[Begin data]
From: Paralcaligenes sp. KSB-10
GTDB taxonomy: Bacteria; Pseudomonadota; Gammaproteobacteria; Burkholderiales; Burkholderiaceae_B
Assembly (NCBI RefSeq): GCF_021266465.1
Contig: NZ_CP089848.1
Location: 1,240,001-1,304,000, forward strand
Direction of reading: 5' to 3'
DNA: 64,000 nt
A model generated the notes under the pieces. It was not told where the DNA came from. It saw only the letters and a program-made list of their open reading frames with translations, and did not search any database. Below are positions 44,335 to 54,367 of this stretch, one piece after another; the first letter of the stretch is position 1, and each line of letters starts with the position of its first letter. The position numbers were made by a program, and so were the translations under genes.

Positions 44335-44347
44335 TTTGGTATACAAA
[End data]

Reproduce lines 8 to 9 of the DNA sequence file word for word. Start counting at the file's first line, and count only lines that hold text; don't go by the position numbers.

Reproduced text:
A model generated the notes under the pieces. It was not told where the DNA came from. It saw only the letters and a program-made list of their open reading frames with translations, and did not search any database. Below are positions 44,335 to 54,367 of this stretch, one piece after another; the first letter of the stretch is position 1, and each line of letters starts with the position of its first letter. The position numbers were made by a program, and so were the translations under genes.

Positions 44335-44347